Proving that on Twitter, you’re always surrounded by assholes, Adam F. Goldberg, creator of ABC’s The Goldbergs, sparked controversy and spurred calls for a boycott after he criticized the president—specifically President Skroob, as played by Mel Brooks in Spaceballs. “My God, the President is completely and utterly broken! I can’t tell you how disappointed I am. This isn’t fixable, is it? #Skroob,” Goldberg wrote beneath a photo of a Dark Helmet action figure (presumably a custom job), its broken arm lying atop a prop can of Perri-Air.

While the denizens of Twitter would have had every right to call for the cancellation of Goldberg’s sitcom over the grievous sin of confusing Dark Helmet with President Skroob, many ignored the image and its hashtag entirely. Rather, they took the rare opportunity to chastise a liberal on the internet, somehow conflating Goldberg’s lament for a bumbling idiot of a leader—whose selfish drives for money, power, and diddling busty blondes, all while lying to the press and gravely endangering the air we breathe—with criticism of Donald Trump.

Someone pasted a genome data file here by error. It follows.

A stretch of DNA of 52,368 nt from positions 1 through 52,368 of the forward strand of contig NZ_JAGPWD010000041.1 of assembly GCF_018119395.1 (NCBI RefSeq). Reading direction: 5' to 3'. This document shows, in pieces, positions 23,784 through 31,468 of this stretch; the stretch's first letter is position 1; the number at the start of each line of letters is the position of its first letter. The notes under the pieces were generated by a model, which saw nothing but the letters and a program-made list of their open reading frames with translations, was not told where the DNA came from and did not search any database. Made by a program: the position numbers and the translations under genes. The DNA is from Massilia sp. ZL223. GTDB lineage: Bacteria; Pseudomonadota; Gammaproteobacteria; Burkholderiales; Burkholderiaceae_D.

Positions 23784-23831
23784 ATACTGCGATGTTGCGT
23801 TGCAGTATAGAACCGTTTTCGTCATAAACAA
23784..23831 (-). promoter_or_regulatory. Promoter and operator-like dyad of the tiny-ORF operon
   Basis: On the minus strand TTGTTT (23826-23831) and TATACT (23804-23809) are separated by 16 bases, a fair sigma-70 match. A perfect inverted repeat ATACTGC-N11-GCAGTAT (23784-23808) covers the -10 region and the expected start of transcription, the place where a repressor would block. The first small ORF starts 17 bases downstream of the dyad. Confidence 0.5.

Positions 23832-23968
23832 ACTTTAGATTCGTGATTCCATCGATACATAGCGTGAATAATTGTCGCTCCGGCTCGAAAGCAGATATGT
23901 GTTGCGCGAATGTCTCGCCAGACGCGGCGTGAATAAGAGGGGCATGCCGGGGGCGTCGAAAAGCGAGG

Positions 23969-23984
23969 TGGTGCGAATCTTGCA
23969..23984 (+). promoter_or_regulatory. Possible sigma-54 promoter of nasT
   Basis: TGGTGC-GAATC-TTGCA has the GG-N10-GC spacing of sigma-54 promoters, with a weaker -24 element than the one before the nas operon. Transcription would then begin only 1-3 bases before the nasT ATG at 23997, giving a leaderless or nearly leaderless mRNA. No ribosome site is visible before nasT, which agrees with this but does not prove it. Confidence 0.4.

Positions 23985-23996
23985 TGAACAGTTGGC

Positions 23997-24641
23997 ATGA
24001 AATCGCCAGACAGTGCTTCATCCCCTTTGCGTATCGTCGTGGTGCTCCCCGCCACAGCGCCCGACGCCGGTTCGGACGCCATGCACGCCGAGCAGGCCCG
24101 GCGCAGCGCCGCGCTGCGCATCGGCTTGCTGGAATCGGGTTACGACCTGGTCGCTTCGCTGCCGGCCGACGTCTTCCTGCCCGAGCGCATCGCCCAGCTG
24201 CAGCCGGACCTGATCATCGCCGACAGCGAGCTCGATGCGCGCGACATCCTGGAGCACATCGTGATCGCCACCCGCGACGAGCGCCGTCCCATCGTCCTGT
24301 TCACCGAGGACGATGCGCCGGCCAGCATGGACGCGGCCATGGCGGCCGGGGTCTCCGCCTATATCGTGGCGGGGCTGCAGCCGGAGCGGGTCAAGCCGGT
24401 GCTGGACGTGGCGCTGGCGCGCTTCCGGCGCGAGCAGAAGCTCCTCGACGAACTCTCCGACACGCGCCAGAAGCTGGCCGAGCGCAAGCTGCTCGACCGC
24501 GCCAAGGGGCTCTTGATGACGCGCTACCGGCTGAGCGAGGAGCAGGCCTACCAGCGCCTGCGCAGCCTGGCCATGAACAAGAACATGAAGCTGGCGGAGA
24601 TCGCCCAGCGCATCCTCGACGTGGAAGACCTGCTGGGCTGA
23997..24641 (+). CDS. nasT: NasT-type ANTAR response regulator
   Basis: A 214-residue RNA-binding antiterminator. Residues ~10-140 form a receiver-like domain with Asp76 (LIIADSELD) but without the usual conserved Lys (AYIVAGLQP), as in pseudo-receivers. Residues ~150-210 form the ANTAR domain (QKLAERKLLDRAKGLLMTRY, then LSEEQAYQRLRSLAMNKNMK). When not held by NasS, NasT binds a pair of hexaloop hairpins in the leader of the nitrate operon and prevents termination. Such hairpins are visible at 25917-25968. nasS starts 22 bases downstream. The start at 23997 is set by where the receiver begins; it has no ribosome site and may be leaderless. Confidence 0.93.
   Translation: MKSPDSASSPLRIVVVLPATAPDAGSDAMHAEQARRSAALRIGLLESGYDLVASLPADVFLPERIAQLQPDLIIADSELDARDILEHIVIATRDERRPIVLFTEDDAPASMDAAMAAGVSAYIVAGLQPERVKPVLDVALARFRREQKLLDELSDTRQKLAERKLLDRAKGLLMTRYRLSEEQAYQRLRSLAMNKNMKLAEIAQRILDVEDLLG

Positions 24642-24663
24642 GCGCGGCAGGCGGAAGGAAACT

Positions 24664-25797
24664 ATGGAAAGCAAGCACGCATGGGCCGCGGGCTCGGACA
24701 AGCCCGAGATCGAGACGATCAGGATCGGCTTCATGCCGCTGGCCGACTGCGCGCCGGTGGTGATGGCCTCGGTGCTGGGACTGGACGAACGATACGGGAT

“He is your President. Stop being a liberal wuss and stick with show talk,” read one typical reply. “With all due respect, Potus is in complete control. He is fixing what W and O broke,” came another. For several days, Goldberg weathered a storm of criticism and threats to stop watching his show, along with losing more than 1,000 followers. Yet throughout it all, he bravely held fast to his convictions that President Skroob will steal our fresh air using a spaceship that transforms into a giant maid.

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The controversy eventually made its way to The View, where the outrage of people allowing their own confirmation bias to turn a silly joke into a testy cacophony over the state of our political discourse was greeted with same.

And so we continue combing the social media desert, looking for one little thing that we can just enjoy without it all turning into pointless controversy—because so far, we ain’t found shit.

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